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OHSU Cancer Institute researchers pinpoint how smoking causes cancer

PORTLAND, Ore. Oregon Health & Science University Cancer Institute researchers have pinpointed the protein that can lead to genetic changes that cause lung cancer.

The research will be published Tuesday, May 12, in the British Journal of Cancer.

Researchers discovered that the production of a protein called FANCD2 is slowed when lung cells are exposed to cigarette smoke. Low levels of FANCD2 leads to DNA damage, triggering cancer. Cigarette smoke curbs the production of caretaker proteins, like FANCD2, which normally prevent cancer by fixing damages in DNA and causing faulty cells to commit suicide.

Research has shown that smoking is strongly linked to lung cancer, but this discovery may help scientists improve treatments for lung disease in the future.

These findings show the important role FANCD2 plays in protecting lung cells against cigarette smoke, and may explain why cigarette smoke is so toxic to these cells, said lead author Laura Hays, Ph.D., research assistant professor of medicine (hematology/medical oncology) and member of the OHSU Cancer Institute.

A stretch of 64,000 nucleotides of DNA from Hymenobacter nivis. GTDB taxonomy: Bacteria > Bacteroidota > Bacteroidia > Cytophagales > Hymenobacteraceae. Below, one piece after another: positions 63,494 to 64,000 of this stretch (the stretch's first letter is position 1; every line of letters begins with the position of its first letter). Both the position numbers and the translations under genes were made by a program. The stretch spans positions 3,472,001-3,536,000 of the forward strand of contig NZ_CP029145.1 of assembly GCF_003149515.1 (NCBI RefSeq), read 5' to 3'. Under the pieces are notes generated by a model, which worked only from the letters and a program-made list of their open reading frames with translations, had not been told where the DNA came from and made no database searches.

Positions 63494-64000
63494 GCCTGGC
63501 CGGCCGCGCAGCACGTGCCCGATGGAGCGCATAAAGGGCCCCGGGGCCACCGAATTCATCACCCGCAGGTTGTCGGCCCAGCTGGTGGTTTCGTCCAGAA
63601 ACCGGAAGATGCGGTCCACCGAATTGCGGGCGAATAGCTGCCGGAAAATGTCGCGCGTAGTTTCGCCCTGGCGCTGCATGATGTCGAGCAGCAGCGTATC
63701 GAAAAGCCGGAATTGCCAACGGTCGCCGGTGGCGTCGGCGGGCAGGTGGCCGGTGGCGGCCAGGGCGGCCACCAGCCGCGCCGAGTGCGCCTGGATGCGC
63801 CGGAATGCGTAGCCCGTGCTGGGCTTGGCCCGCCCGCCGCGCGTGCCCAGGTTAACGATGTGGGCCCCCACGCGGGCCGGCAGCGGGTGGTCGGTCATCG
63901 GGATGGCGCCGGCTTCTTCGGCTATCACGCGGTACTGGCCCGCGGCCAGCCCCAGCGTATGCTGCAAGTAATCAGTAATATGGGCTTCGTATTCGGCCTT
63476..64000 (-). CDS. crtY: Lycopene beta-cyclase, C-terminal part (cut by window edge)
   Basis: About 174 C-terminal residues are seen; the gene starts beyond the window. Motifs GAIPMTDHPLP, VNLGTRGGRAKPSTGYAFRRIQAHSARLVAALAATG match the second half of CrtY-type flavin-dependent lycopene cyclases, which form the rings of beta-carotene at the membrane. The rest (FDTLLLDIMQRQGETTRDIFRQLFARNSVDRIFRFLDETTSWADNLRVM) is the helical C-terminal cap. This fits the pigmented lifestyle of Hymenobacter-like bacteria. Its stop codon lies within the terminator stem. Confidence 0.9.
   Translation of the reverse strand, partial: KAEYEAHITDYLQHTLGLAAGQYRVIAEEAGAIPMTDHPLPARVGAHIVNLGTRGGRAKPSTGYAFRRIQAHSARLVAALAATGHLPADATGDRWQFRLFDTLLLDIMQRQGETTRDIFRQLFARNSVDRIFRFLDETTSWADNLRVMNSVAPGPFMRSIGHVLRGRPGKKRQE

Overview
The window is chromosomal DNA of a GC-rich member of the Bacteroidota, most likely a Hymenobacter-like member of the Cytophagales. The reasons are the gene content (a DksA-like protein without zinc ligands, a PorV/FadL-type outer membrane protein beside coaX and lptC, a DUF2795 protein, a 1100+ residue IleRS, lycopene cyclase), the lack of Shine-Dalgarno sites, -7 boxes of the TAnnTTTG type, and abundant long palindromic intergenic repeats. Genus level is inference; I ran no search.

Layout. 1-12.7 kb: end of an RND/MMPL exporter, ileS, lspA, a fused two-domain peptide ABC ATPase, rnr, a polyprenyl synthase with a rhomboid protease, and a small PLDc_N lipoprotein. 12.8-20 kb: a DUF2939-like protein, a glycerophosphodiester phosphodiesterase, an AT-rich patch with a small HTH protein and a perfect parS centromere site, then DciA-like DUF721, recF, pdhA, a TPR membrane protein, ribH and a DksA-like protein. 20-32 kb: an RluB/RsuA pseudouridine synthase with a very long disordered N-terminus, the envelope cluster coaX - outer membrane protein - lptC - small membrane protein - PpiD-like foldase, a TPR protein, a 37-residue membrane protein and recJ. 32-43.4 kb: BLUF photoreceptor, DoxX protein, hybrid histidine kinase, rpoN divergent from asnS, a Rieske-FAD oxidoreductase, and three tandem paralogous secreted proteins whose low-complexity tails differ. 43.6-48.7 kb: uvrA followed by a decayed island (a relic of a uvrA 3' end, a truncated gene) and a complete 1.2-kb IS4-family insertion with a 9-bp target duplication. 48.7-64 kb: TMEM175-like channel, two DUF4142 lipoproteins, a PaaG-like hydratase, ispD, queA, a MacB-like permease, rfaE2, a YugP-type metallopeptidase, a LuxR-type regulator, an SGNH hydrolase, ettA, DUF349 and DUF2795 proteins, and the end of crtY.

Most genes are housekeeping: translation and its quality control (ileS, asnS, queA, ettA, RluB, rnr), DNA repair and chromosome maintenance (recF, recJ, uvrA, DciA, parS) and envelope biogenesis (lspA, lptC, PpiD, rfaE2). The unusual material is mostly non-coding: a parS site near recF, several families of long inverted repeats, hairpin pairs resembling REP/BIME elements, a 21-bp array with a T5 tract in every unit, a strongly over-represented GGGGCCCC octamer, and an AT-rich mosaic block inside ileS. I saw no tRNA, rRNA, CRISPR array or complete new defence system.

Senior author, Grover Bagby, M.D., further stated that: Dr. Hays work shows that FANCD2 is an important protein in protecting against cancer, and cigarette smoke knocks out its production. Although there are probably other proteins involved in this process, we know this is a key one because cells with very high levels of FANCD2 were resistant to the toxic effects of the smoke. Bagby is the founding and past director of the OHSU Cancer Institute and professor at the Northwest Cancer Veterans Affairs Research Center at the Portland Veterans Affairs Medical Center.

The authors created an artificial windpipe in the lab to replicate the environment of a smokers lung. They then studied the effects of cigarette smoke on different proteins in cells and found that FANCD2 levels were low enough to allow DNA damage.

FANCD2 is part of a family of proteins involved in an inherited condition called Fanconi anemia. People with the condition are more likely to develop cancers at a young age and have low levels of these proteins.

Lesley Walker, Ph.D., director of cancer information at Cancer Research UK, said: This interesting piece of science adds to our understanding of why smoking is so deadly. Smoking is the single biggest preventable cause of cancer and causes nine out of 10 cases of lung cancer.

But the good news is that quitting works after five years without smoking, your risk of a heart attack will have fallen to half that of a smoker. And after 10 years, your risk of lung cancer will have halved too.

Lung cancer is the most common cancer in the world, with 1.3 million people diagnosed every year.


Contact: Christine Decker
Oregon Health & Science University

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